Objective: To document the frequency of glucose intolerance in adolescents in a population-based study of primarily African-American/Non-Hispanic whites in an urban-suburban school district.
Study design: Measurement of fasting and 2-hour post-glucose load plasma glucose concentrations.
Results: Carbohydrate intolerance (either impaired fasting glucose, impaired glucose tolerance, or both) was identified in 8.0%, near-diabetes (1 fasting glucose > or = 126 mg/dL [7.0 mmol/L] and/or 2-hour glucose > or = 200 mg/dL [11.1 mmol/L]) in 0.3%, and diabetes in 0.36% (type 1A = 0.24%; type 2 = 0.08%; undiagnosed type 2 = 0.04%). A model for abnormal carbohydrate metabolism was constructed with regression analysis in the Carbohydrate Intolerance (CI)/near-diabetes group and with logistic regression in the entire study population. Risk factors for the development of CI/near-diabetes included having a 1 unit increase in body mass index (BMI) z-score and either being non-Hispanic white or in the pubertal group. Increased fasting glucose correlated with having puberty and decreased BMI z-score, whereas 2-hour glucose correlated with increased BMI z-score. By using National Health and Nutrition Survey (NHANES) III (1988-1994) definitions, impaired fasting glucose was present in 2.0% in this study versus 1.7% (NHANES III).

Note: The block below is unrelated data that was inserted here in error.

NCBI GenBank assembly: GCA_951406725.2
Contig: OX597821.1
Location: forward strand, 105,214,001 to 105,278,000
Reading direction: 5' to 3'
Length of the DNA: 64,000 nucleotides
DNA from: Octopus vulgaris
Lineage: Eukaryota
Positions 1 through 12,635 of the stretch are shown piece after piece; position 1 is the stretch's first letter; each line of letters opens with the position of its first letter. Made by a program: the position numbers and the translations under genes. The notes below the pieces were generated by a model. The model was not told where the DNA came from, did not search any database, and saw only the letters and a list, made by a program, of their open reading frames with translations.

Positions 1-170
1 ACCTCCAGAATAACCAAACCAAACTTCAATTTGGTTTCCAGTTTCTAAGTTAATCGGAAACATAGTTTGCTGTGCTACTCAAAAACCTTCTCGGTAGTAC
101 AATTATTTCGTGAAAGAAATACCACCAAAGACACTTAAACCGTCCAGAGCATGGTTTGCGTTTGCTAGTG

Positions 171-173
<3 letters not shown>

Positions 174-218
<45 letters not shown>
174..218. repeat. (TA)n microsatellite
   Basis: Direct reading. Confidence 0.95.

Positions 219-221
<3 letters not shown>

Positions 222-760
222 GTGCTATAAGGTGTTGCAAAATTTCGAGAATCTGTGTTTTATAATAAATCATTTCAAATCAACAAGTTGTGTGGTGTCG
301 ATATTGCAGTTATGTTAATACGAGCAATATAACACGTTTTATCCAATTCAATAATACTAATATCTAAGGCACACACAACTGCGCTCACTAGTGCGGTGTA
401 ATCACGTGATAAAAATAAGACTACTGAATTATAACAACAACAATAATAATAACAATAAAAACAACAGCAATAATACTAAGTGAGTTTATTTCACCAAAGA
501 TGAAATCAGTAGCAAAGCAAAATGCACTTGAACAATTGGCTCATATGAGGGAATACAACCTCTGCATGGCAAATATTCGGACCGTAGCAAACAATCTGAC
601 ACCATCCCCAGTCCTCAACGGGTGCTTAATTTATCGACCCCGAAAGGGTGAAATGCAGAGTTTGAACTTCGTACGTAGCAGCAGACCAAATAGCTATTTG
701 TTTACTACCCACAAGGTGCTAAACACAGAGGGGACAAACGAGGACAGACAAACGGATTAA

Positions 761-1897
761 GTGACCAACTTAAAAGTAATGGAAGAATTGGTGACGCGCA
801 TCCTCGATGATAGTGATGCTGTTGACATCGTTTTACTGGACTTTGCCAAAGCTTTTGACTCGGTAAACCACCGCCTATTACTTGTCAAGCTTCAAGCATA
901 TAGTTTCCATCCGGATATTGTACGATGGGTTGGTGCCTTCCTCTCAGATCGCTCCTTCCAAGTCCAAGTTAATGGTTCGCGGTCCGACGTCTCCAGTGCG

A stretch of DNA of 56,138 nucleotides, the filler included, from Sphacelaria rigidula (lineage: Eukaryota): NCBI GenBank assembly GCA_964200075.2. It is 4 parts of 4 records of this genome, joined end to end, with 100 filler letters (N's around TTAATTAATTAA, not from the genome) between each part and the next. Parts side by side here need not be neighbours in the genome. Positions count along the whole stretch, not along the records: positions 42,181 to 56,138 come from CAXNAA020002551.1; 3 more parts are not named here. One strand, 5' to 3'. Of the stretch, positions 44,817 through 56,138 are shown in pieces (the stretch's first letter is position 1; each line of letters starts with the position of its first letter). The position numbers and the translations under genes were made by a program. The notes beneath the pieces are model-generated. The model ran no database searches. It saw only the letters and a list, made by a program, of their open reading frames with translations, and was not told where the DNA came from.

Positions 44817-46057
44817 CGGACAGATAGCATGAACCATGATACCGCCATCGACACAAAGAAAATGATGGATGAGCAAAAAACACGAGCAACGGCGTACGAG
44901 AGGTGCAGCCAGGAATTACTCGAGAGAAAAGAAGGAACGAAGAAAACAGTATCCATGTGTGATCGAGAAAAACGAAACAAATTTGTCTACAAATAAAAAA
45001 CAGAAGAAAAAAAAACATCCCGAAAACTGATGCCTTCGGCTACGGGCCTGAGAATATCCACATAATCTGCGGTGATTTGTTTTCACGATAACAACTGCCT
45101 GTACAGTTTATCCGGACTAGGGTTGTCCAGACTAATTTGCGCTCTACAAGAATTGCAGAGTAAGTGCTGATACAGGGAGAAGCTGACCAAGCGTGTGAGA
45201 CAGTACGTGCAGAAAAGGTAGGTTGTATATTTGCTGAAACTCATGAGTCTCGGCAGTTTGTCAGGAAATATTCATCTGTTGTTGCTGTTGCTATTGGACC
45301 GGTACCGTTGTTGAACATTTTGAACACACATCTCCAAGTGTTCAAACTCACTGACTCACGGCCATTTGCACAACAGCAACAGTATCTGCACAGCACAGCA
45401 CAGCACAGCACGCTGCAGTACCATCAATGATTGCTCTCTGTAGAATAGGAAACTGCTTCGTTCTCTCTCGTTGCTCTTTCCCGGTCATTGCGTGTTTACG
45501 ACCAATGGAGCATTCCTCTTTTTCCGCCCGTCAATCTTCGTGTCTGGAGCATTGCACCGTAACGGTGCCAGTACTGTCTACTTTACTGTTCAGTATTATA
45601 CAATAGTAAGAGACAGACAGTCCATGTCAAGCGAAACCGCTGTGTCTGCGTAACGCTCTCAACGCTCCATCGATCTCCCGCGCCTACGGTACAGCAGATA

Conclusion: The prevalence of CI/near-diabetes was 8.3%. Undiagnosed diabetes mellitus was rare. One third of adolescents with diabetes mellitus could be classified as having type 2 diabetes mellitus. The adult model of the progression of insulin resistance to type 2 diabetes mellitus in adolescents may be valid. Despite the increase in the overweight population since NHANES III, abnormalities in glucose metabolism have not changed significantly.